Try a Madeleine, Marcel says.
It worked for me.
So I do
Opening up the family tree
As far back as my grandma
That little old lady
Who sat me on her lap
told me stories
In the park
& always wore widow-weeds
who happily each Xmas,
Chopped the chooks’
run around the yard
do you have memories of your grandma?
- photo by Alexandre Godreau from Unsplash
Whenever my mother got in a state, she’d declare, “I feel like the wreck of the Hesperus, the Titanic and the Lusitania all rolled into one,” careful to keep things chronological. The old people they sure knew how to lay things on thick. But least they taught us the art of melodrama and not a little history.
* do you recall any sayings your parents or grandparents had?
I was reading a poem by Weldon Kees —
Does anyone read Weldon Kees nowadays? —
About Boris, ‘the fatalist parrot’ who fell off
I thought of old Schooner in his cage in the
Drive thru bottle shop at Magnums at McLaren Vale.
At least he had some life in him unlike Boris
Who ‘watched the traffic flow, unheeding’.
You’d say ‘hello’ to Schooner. He wouldn’t say anything
But once you got your purchase and went to go,
He’d say ‘See Ya’ real chipper like. You’d wave back
And give him the thumbs up and if he could Schooner
Would reciprocate. He had a fan when it was hot and
A lamp for when it was cold and a little mirror to see
what a handsome chap he was. He looked well fed.
At least he didn’t pace up and down like a lion in a cage.
Whenever I have a glass now at Magnums I raise it
To old Schooner.
All quiet on the Western Front? I asked one of the security guards who had been involved in an incident ten minutes before.
Yes, he said but you could tell he was a little jumpy.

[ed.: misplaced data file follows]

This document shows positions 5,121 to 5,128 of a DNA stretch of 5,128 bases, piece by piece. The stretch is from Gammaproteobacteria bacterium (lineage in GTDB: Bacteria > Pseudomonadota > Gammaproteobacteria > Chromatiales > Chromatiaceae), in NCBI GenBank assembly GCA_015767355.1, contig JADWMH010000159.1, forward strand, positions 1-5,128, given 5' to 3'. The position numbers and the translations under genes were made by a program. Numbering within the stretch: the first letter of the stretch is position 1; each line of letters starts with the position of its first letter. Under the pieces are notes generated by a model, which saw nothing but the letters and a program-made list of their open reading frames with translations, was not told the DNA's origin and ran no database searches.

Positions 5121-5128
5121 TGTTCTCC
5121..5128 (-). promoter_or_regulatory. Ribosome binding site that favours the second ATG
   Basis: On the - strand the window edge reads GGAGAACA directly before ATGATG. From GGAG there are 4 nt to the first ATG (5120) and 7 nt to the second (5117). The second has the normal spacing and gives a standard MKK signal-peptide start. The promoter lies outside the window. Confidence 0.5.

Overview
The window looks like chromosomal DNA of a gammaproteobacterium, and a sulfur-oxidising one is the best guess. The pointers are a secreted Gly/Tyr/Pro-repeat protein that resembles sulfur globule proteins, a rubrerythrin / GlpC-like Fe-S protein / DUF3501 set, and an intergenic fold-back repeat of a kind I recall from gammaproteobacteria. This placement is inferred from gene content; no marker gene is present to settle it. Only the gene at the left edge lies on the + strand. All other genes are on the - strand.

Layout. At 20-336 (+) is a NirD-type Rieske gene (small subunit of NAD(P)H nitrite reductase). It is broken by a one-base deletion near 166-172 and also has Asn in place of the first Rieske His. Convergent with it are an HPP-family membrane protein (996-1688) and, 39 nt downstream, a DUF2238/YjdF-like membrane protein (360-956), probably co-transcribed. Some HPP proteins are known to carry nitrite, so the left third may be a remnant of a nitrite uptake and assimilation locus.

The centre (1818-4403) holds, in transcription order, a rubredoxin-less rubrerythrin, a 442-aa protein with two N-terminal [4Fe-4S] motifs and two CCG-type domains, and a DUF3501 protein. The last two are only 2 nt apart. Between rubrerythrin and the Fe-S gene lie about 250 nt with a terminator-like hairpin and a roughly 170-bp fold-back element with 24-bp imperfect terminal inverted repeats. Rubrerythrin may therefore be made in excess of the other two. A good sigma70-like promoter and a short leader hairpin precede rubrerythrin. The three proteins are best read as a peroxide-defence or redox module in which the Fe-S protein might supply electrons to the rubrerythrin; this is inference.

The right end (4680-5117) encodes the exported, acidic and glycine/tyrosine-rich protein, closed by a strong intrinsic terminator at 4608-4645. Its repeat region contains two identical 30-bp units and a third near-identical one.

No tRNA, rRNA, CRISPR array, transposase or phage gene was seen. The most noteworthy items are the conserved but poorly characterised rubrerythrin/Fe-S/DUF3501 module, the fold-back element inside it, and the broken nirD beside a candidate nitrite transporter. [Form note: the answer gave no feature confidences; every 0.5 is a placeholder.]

He and two of his mates had wrestled to the ground an ice addict who was bothering one of the patrons.
Amongst much kicking, punching and hurling of abuse, he was shoved out of the library.
I pulled out my phone to take a film. One of the guards seeing me, said: No. Put it away, mate.
So I did.
I wish it were as easy to put away some of the stuff that is out there but it isn’t. It isn’t.
What is your wish? said the genie.
A cadaver of red, please.
A cadaver of red? Don’t you mean a cask or bottle? Or perhaps a magnum? I’ve had a glass or three myself. I’m feeling generous. How about a jeroboam — I’ve never granted one of them — or, maybe even, a nebuchednezzar?
No, thanks, mate. A cadaver of red, said the lazy vampire
There was a man in our street who had an apparition in the middle of an afternoon.
He was driving on a country road where on a whim he took a detour. His wife was beside him. They drove down the avenues and streets and occasional crescents till they realised they were caught in an infinity loop. The man began to panic. It was like that time he was stuck in a lift. He could feel his heart fibrillating, his bladder wanting to burst, his vision blurring but he held this from his wife who would accuse him of weakness.
That’s when he saw it, the apparition. It came for him, lumbering down some labyrinth in his brain, a Minotaur bristly and bellowing, big as a tank, barging into him. His heart stopped.
His wife never knew what happened but she found her way out.
A bird flew in my mouth.
I gulped in horror.
If it were a mozzie,
But a bird
A wattlebird at that.
It panicked in the echo chamber of my mouth.
I wrestled it with both hands
Trying to pry it loose.
Suddenly it plopped out like a fish.
It staggered in the air.
I staggered along the path.
A bird in the mouth is worth two in the bush.
My friend quipped.
So how was it? he asked.
Surreal, I clucked. Surreal